The Ethical Costs of Commercializing the Professions: First-Person Narratives from the Legal and Medical Trenches
University of Pennsylvania Journal of Law and Social Change, Vol. 13, p. 169, 2010
33 Pages Posted: 19 Dec 2009 Last revised: 13 May 2014
Date Written: December 16, 2009
This paper explores the tension between being both a professional and a businessperson in the practice of law or medicine. Traditionally, these professions were marked by certain criteria, central of which was “a commitment to provide service to the public that goes beyond the economic welfare of the practitioner.” In 21st century U.S., however, business or economic concerns have an increasingly large impact on the lives of lawyers and physicians. This impact, I argue, is not a positive one. Drawing upon qualitative interview and survey data gathered from practicing lawyers and physicians who find themselves struggling to act as ethical businesspersons in the practice of law or medicine, I describe this moral tension between serving self-interests and meeting the needs of patients/clients as an important, under-identified, and ultimately corrosive component of contemporary professional life.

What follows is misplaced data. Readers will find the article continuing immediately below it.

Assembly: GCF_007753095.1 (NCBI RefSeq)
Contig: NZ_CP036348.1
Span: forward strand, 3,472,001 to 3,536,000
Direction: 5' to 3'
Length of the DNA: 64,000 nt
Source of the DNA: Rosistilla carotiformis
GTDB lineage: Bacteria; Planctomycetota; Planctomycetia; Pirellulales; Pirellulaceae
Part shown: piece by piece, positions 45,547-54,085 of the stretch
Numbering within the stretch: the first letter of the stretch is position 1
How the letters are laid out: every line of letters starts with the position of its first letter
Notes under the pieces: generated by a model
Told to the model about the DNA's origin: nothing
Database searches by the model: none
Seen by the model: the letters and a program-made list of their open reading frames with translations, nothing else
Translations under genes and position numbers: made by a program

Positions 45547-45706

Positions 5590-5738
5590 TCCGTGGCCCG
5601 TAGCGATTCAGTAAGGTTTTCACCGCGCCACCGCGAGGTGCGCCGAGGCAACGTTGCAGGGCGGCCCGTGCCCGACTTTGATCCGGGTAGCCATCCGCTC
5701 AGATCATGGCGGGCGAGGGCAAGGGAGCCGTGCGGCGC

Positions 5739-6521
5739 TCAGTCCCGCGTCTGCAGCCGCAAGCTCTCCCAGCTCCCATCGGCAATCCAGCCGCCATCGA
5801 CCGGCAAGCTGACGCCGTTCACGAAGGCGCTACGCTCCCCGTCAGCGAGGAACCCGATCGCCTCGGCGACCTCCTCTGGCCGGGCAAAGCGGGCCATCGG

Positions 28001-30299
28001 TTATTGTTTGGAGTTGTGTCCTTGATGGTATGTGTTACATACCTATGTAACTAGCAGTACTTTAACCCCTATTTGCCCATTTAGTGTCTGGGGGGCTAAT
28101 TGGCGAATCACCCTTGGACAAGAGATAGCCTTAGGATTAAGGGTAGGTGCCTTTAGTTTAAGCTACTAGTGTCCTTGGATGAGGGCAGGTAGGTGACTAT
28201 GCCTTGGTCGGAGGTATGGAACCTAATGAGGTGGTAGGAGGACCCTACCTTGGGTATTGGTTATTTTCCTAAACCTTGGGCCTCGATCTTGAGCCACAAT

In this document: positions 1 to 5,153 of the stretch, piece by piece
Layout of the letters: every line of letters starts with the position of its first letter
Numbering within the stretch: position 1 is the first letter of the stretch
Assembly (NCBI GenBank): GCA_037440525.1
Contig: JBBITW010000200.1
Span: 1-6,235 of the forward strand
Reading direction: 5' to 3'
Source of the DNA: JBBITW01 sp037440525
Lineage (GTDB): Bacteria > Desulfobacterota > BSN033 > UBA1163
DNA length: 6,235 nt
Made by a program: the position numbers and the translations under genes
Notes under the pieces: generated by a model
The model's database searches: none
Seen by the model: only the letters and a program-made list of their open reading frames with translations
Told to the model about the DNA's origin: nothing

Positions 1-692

Keywords: ethics, professionalism, law, medicine, professional responsibility
JEL Classification: I10, K10
Suggested Citation: Suggested Citation